Logbook: Oaxaca City, March 22-26, 2006
Several Mexicans and cruising friends recommended that we visit Oaxaca City. Oaxaca City is the beautiful, colonial capital of the State of Oaxaca. It lies at the meeting point of three valleys, which are full of thriving village markets and spectacular ruins of pre-Hispanic towns.
Oaxaca City's present population is about 260,000. It's elevation is 1550 meters (just over 5000 feet), so the climate is cooler than the coast. The city was established by the Spanish in 1529, grew and became quite prosperous in the 1700's, but suffered major setbacks from earthquakes in 1854 and 1931, both of which destroyed much of the city. Today, Oaxaca's primary industry is tourism. The surrounding areas also grow coffee beans and cacao beans (for chocolate), and they have a weaving industry (rugs, blankets, etc.) that dates back hundreds of years. The city has some first-class museums and galleries, a number of beautiful old churches, and the best handicrafts shopping in all of Mexico. Its narrow, streets are lined with lovely stone buildings, and life here (as in many Mexican cities) centers around its Zócalo, or town square.
The architecture and atmosphere of Oaxaca reminded Jan of New Orleans, and Rich was reminded of Italy (where he lived for a couple of years while in the Navy in the late 1960's).
Benito Juarez, Mexico's president in the 1860's, was a Zapotec Indian born near Oaxaca. We were aware that his birthday (a national holiday) was celebrated a few days before we went to Oaxaca; however, we were not aware that this was his 200th birthday. Oaxaca had organized special celebrations during the entire month of March to honor this local hero's landmark year.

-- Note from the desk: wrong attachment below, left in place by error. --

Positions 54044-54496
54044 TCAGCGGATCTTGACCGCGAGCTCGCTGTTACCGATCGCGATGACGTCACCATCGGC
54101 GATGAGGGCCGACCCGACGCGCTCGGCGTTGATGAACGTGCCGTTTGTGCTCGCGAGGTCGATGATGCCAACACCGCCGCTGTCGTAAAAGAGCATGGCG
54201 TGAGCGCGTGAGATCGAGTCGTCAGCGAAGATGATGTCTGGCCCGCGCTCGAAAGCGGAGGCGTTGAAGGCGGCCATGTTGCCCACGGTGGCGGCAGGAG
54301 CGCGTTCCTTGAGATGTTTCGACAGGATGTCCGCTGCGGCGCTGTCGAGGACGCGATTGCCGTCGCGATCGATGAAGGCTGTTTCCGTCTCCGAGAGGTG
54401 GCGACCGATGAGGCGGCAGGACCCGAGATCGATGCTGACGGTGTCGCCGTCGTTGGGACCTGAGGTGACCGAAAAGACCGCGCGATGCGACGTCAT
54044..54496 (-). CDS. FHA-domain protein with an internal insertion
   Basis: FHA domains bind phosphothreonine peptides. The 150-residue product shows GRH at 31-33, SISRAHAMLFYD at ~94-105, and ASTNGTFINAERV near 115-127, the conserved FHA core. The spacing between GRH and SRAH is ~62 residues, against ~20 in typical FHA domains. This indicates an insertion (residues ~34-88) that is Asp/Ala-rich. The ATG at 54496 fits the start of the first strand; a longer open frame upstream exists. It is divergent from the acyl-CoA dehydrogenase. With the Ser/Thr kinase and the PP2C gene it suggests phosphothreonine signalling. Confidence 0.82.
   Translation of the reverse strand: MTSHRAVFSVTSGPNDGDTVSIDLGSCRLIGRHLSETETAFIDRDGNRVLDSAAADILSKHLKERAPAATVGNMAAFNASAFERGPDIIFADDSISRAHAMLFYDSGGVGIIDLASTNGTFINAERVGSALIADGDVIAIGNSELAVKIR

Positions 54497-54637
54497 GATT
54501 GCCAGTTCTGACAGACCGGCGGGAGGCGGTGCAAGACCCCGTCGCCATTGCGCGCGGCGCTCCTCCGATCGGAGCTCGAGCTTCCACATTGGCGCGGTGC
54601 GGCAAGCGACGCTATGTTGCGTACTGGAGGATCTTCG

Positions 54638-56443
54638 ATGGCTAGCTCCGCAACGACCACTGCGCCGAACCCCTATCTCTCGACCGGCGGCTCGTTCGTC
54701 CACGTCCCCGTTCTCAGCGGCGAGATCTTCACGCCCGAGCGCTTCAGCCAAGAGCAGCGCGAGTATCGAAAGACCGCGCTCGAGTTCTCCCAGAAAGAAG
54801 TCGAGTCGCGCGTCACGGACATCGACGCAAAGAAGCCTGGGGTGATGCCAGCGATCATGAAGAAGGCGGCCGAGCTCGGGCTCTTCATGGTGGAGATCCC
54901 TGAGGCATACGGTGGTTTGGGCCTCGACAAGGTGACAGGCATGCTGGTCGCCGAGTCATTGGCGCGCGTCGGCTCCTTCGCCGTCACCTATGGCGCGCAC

We traveled by bus to Oaxaca City from Huatulco with our cruising friends Bill and Linda (s.v. Creola). The bus was "primera class" (first class), very comfortable, and it took 8 hours, leaving in the morning and arriving at dinner time. When we arrived, we found a hotel room, went out for dinner, and then hit the sack.
Day 1 - Walking Tour. For our first day in Oaxaca, Jan suggested a walking tour that was outlined in her "Moon Handbook" travel guide. We thought this would be a good way to orient ourselves to the city. Sights along the walking tour included: